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A family reunites at Cameo House’s Mothers’ Day gathering.

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This Mother’s Day, program participants and staff of CJCJ’s Cameo House gathered for a special celebration to honor the strength of our community and families. As a program that serves homeless, justice-involved women, many of whom have children, Mother’s Day is an opportunity to celebrate residents’ progress on their parenting journeys. Cameo House staff work side-by-side with participants to help them grow as mothers, reconnect with their children, and, in some cases, regain parental rights. This past year, amid the coronavirus pandemic, Cameo House served as an essential safe haven for many families who otherwise would have been separated by incarceration or left without stable housing.

This year’s celebration took on special significance as it marked the first major holiday gathering since staff and residents learned of devastating cuts to the Cameo House budget. Effective July 1st, San Francisco’s Adult Probation Department will end the program’s contract. We are working diligently to find a contracting agency and funds to preserve the program. With broad support from the city and justice stakeholders, CJCJ is committed to maintaining the program. We refuse to close our doors and continue to support women as they work towards their mental health, substance use treatment, employment, education, and parenting goals.

Staff members worked hard to make this Mother’s Day special for program participants. They cooked a delicious dinner, decorated the dining area, and assembled gifts for each woman. The women received beautiful roses and cards along with care packages that included makeup kits and hair accessories. As music played and families sat down for a socially distanced meal, participants were able to enjoy a sense of normalcy and could truly savor the time with one another. 

This holiday is a reminder of Cameo House’s profound impacts on participants, their families, and the broader San Francisco community. Mother’s Day is always an important holiday at Cameo House, but this year’s celebration was extra special,” explained Cameo House Director Rebecca Jackson. It was an opportunity to gather safely as an entire community – as a home. We had the chance to reflect on the strength of our community and, after the challenges of this past year, appreciate being together. We now know how fragile our sustainability can be.”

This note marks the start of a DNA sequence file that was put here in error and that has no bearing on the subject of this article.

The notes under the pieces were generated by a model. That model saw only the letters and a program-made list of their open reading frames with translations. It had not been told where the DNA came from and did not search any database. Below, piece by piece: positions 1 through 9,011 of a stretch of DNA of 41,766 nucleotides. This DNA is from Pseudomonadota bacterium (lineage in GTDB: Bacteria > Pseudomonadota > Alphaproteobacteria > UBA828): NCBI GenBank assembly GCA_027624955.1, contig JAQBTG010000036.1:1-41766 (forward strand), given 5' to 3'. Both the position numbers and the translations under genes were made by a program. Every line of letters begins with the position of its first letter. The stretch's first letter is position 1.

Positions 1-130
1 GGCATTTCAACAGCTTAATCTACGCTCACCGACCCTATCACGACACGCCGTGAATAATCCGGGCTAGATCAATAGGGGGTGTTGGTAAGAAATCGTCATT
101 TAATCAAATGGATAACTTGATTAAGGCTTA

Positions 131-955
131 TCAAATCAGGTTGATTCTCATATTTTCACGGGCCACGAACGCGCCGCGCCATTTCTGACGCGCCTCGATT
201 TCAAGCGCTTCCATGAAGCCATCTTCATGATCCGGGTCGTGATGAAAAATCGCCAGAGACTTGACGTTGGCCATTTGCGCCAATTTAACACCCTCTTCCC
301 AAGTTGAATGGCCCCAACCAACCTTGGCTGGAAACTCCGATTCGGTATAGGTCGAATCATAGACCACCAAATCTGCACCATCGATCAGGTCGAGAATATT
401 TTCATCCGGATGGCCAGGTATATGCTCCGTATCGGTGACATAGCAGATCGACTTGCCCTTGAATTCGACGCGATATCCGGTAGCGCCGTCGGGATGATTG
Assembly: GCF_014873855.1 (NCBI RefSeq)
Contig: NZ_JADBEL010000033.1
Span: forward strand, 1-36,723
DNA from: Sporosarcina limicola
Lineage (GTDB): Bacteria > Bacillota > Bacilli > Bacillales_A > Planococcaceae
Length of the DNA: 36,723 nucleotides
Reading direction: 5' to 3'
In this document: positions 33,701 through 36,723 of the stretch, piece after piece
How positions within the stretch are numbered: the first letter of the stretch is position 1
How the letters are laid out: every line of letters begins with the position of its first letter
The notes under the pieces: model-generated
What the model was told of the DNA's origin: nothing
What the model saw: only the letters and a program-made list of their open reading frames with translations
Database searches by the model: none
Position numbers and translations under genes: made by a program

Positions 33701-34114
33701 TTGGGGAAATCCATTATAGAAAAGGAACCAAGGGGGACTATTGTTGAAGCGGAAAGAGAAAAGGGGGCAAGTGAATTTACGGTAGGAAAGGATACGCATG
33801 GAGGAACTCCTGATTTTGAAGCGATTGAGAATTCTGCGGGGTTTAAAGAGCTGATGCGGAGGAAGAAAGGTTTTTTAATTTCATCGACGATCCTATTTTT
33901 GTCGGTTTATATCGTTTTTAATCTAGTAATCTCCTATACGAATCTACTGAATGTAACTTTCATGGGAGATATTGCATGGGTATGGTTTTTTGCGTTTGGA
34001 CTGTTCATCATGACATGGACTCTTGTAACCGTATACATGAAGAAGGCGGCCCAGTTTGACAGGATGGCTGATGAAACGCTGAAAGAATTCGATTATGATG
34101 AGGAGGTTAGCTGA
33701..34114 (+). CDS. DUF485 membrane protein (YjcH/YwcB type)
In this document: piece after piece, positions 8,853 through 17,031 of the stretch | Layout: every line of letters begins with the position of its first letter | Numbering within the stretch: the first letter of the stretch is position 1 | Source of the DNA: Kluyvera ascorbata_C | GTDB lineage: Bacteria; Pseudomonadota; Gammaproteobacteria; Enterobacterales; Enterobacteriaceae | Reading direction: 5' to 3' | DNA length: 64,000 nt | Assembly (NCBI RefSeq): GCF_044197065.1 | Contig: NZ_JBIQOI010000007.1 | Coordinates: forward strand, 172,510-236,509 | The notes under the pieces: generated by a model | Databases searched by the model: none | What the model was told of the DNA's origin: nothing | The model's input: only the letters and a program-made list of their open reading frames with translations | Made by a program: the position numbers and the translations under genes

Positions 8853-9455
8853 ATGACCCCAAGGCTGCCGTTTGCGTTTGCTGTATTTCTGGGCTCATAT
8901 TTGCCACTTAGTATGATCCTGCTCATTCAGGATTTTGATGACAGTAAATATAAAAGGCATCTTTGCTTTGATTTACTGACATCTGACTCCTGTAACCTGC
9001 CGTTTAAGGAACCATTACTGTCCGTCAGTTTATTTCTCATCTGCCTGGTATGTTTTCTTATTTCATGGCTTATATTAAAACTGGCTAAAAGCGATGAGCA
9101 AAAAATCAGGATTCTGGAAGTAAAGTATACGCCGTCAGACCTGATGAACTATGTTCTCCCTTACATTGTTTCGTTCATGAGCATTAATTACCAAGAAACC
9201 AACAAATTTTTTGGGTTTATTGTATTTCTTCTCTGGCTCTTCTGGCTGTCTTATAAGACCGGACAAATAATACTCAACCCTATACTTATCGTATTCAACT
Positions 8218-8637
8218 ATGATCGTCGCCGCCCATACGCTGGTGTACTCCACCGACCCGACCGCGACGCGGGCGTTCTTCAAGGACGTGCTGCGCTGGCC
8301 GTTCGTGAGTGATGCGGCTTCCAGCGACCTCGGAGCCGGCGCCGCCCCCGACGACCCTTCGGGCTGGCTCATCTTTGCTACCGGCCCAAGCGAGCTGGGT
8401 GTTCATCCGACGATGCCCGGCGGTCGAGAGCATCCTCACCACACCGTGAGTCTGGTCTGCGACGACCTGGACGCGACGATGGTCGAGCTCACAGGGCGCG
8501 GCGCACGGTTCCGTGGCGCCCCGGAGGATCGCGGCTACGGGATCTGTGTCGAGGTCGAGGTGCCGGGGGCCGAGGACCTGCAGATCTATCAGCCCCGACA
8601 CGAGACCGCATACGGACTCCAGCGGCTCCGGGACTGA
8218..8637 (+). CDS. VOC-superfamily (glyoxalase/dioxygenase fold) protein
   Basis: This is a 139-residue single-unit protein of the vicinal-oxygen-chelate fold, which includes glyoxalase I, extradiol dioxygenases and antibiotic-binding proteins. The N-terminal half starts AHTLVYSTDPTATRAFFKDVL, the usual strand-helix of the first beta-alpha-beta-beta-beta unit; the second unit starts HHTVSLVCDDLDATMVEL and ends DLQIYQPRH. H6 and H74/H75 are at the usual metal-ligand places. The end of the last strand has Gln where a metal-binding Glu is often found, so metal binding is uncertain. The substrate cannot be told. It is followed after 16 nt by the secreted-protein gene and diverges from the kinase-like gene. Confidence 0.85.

One participant reflected on the significance of the holiday to her, explaining that she had expected to give birth to her new baby in jail. She was grateful to Cameo House because it allowed her to be home and present with her child. This is a familiar story at Cameo House where 70 percent of participants have avoided incarceration and wrenching family separation because the program offers a trusted alternative to jail or prison.

The day was also meaningful for a new program participant who is in the midst of reunifying with her two children. Because she is living within Cameo House’s safe and stable environment, she and her children are permitted to have unsupervised visits at the house. One such visit occurred on Mother’s Day. After enjoying the delicious meal, all three stepped away to sit on the backyard swing set, talk, and just be together. After a difficult period of separation, this reunification has restored hope for the whole family. 

Cameo House prides itself on providing long-term services that give women the time and support they need to find childcare, employment, and housing. Because program participants can remain at Cameo House for up to two years, the women and children build deep relationships with staff and other families at the house. These connections endure long after a participant leaves the program. For example, at this year’s Mother’s Day gathering, one recent graduate returned to Cameo House to enjoy the festivities with her child. She took time to express her gratitude for the program and the ways its staff and community have helped her achieve stability. She is part of the 77 percent of Cameo House participants who find employment, the 72 percent who return to education, and the 78 percent who move into stable housing upon graduating. Cameo House strives to stay connected with all of its graduates, providing ongoing resources and support as they navigate the next phase in their lives. 

Throughout the pandemic and amid the recent budget crisis, Cameo House has remained a refuge for vulnerable women and their children. Its positive effects reach across generations by interrupting cycles of incarceration and homelessness. Despite the challenges of this past year, Mother’s Day was a chance for the program’s women, children, and staff to gather and celebrate the strength of their community. With your help, Cameo House can continue to support justice-involved women as they build close, nurturing relationships with their children. Complete this form to register your support for Cameo House and receive updates on the campaign. Please also consider making a tax-deductible contribution today.